It pains me to hear criticisms of Prime Minister Essam Sharaf and his cabinet, especially since I had enthusiastically nominated Sharaf to lead Egypt’s caretaker government. I was moved to see people lifting him up on their shoulders in Tahrir Square during his inauguration in March, an unprecedented scene in modern history. That day, I felt that Sharaf had come to power in a manner superior to conventional political methods: through widespread popular support.
At the time, I was convinced that Sharaf would be an ethical leader. I expected him to act on the basis of the popular legitimacy conferred to him in the square. I thought he would work hard to meet the demands of the revolution. After all, this was a man who chanted, along with millions in Tahrir, “The people want to bring down the regime.”
After two months in power, Sharaf must honestly assess whether he has lived up to his promise. Egypt’s popular revolution had clear demands: to bring down Hosni Mubarak’s corrupt regime — including all its laws and officials — and to hold old regime figures accountable for their crimes against the Egyptian people. Sharaf should ask himself whether he has met these demands, willingly or unwillingly, or whether his government’s efforts so far have amounted to little more than a limited reform process.
Unfortunately, there are several reasons for concern.
The caretaker government has no clear priorities for the interim period and lacks honest leadership that can help Sharaf achieve the demands of the revolution. This may be due to the fact that some of those holding key posts under Sharaf have pernicious intentions; some probably wish Mubarak would return to power so they could restore their political influence, even if this hurts the rest of Egypt. For many Egyptians, the standards used to select new heads of state institutions are obscure. People are left wondering whether the government really conducted a careful search for new leaders who are unaffiliated with the old regime and who would prioritize Egypt’s national interests above all else.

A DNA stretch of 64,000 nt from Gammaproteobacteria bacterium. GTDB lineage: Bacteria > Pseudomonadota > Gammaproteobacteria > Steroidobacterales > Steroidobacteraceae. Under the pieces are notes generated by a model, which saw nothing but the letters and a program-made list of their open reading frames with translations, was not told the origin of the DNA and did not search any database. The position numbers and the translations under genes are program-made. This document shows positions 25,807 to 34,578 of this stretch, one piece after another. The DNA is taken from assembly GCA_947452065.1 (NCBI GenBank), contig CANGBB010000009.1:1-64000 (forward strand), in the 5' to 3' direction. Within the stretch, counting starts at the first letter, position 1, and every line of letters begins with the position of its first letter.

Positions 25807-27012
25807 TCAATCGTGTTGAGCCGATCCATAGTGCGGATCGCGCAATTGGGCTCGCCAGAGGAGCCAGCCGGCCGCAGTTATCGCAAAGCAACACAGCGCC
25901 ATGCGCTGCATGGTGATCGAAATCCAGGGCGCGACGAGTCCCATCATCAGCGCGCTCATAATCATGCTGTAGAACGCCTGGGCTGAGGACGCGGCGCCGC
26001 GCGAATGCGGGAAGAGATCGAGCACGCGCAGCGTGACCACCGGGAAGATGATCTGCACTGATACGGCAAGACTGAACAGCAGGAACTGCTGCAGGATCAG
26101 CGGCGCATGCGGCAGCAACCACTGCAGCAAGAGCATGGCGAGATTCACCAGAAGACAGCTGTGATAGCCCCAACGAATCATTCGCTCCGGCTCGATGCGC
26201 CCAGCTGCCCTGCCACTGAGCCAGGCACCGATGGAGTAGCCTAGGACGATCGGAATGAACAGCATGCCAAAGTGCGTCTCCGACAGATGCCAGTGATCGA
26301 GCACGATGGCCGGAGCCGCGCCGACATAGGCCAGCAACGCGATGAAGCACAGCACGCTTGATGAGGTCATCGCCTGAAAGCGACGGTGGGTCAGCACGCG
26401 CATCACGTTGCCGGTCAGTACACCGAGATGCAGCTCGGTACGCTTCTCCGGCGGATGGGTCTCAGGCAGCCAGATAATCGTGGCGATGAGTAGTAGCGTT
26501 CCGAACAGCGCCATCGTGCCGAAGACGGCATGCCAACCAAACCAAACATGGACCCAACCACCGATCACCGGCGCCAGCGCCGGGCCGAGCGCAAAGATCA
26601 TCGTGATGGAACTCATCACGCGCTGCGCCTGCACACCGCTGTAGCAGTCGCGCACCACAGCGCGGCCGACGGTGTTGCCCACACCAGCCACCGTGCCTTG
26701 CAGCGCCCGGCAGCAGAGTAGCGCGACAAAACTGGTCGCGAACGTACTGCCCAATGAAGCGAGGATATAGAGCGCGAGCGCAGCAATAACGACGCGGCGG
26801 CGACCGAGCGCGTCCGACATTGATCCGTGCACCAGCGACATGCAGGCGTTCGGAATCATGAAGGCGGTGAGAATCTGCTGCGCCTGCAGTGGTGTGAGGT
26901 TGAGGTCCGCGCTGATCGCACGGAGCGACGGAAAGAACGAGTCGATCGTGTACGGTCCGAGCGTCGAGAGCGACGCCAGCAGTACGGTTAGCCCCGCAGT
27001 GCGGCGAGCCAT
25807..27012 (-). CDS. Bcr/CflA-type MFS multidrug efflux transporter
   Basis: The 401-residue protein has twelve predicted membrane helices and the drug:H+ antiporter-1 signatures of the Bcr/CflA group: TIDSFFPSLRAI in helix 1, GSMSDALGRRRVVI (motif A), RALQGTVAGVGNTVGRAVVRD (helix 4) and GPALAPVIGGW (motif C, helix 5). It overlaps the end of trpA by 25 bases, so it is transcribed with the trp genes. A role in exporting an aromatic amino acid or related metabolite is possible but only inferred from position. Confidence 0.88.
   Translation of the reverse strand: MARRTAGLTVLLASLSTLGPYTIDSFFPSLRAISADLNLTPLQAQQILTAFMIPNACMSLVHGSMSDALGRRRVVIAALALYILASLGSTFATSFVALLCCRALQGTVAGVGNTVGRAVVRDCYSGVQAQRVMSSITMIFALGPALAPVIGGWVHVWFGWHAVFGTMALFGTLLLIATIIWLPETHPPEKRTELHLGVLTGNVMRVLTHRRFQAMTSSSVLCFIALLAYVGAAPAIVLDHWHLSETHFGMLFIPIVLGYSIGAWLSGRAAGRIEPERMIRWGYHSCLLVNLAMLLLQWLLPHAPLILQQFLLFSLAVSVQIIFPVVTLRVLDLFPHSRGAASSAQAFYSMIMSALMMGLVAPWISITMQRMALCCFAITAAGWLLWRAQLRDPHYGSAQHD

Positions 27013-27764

In forming his new cabinet, Sharaf chose to keep some members of Ahmad Shafiq’s discredited government, like Finance Minister Samir Radwan. An ex-member of the National Democratic Party’s influential Policies Secretariat, Radwan was known to be a close ally of Gamal Mubarak’s clique of businessmen. Surely, Sharaf knows how these old ministers were selected and what their role was under Mubarak.
Sharaf has kept old regime figures and security agents in high official positions overseeing various state institutions, including universities, state newspapers and the Supreme Council for Youth and Sports. His choice of people to head the most important media organization, the Radio and Television Union, did not mark a decisive break with the past.
The government’s choice of new governors in 13 Egyptian provinces has been disastrous. Most of the new governors held positions in Mubarak’s regime at the behest of the security apparatus or due to their ties with the Mubarak family and other corrupt politicians. The new leaders of Egypt’s three most important governorates—Cairo, Giza and Alexandria—are cases in point.
It is also unclear why governors continue to be selected according to the standards used by the old regime. Why are there not youth or women? Why do we cling to the old way of thinking, according to which only retired army generals, police officers, judges, or university presidents can be appointed governor? These decisions might be justified on the grounds that these appointments are temporary until laws are amended to make these positions elected. But this critical transitional period requires the selection of new figures who have not worked for the oppressive old regime and who are loyal to the Egyptian people rather than to those who appoint them.
In light of these concerns, I say to Mr. Sharaf: You know there are loyal and effective men and women capable of serving Egypt. I don’t know who is advising or pressuring you. I do know, however, that Egypt’s primary interest lies in the completion of its popular revolution. If you feel that those pushing you to betray the revolution are stronger than yourself, then we respectfully ask you to resign. Leave matters in the hands of the Egyptian people, the protectors of the country who successfully revolted against their oppressors and demanded their right to live.
Translated and abridged from the Arabic Edition.